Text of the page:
new orleans: drumbeats of justice, interrupted.
A New Orleans prosecutor's decision yesterday to dismiss the case against David Bonds, the accused murderer of brass-band musician Dinerral Shavers, is disappointing to those of us who've followed this story. But to anyone familiar with issues of crime, law enforcement and judicial process in New Orleans, it should come as no surprise.
The wave of homicides that swept through New Orleans in late December and early January claimed among its victims Shavers, the 25-year-old snare drummer of the Hot 8 Brass Band and a teacher who had established Rabouin High School's first-ever marching band. Shavers was the sort of fine and gifted young man that made others proud to dance behind him in a second-line, that made mothers happy to send their children to his school, that inspired his very young son, who now often plays at Hot 8 performances, to pick up drumsticks and follow his daddy's example.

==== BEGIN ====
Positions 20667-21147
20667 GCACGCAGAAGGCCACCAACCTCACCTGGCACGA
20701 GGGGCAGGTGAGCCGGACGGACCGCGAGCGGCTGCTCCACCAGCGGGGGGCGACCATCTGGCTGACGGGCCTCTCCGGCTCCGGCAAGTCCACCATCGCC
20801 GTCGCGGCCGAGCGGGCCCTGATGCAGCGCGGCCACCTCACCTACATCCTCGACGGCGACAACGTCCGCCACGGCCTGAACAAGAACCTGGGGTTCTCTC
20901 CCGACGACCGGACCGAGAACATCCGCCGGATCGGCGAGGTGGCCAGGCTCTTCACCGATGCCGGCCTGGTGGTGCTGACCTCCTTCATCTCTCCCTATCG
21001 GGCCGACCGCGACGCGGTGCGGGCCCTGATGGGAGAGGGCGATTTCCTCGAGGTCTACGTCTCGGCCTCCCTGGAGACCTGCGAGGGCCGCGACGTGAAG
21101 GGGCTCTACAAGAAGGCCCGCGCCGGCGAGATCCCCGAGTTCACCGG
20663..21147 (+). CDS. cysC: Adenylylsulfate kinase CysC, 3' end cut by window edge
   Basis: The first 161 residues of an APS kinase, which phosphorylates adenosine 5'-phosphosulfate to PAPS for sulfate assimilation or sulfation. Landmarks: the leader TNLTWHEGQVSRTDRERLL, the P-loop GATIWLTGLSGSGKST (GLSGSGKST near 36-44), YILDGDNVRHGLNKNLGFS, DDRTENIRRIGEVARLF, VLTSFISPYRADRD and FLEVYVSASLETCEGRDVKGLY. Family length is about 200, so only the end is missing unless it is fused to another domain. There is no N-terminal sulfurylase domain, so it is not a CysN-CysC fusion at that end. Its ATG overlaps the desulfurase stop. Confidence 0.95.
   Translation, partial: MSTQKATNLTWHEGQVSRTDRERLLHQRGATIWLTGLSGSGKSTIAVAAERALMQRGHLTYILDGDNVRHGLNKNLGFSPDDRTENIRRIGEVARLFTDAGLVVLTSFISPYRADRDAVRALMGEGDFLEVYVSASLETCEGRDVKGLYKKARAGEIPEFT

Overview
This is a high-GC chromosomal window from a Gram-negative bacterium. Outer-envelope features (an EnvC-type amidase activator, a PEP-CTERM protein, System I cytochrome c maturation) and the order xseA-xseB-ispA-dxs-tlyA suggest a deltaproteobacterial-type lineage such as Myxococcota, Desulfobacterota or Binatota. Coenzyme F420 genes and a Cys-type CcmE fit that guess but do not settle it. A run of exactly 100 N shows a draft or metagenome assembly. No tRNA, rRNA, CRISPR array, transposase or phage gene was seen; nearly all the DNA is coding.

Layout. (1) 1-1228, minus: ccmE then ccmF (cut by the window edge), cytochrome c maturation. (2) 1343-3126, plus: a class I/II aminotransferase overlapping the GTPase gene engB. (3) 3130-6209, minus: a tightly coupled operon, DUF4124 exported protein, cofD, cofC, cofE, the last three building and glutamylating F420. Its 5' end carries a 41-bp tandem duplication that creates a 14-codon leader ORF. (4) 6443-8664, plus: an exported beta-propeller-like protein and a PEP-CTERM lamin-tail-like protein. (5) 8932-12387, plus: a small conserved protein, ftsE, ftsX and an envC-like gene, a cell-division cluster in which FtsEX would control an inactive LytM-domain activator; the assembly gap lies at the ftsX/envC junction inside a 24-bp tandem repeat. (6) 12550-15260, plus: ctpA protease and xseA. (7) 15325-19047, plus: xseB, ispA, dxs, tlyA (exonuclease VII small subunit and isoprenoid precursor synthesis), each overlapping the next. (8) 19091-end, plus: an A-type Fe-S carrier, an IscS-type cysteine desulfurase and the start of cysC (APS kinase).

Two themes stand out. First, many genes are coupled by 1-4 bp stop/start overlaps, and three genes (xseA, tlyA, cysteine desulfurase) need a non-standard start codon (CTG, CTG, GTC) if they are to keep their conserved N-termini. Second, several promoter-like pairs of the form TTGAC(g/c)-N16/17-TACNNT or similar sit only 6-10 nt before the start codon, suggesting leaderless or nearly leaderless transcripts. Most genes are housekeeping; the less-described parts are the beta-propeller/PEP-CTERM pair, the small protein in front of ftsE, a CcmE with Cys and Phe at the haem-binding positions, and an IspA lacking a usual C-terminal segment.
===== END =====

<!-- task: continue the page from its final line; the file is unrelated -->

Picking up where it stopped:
Shavers's short life was notable in a city filled with tales of empowered resilience, his death tragic even in an environment filled with unnecessary strife. If there's any good to come from such tragedy, it's the attention one hopes it draws to the complex of problems surrounding law enforcement in New Orleans, chiefly the fear that prevents so many witnesses from testifying against violent criminals and the many current inhibitions to a smooth relationship between police, courts, and the communities they serve.
One clear bright spot has been the citizen action group, Silence is Violence, which formed shortly after Shavers's death, with the drummer's sister Nakita among its leaders. Here's her nuanced statement about the situation, on the organization's website.
And here's the report in the The Times Picayune.
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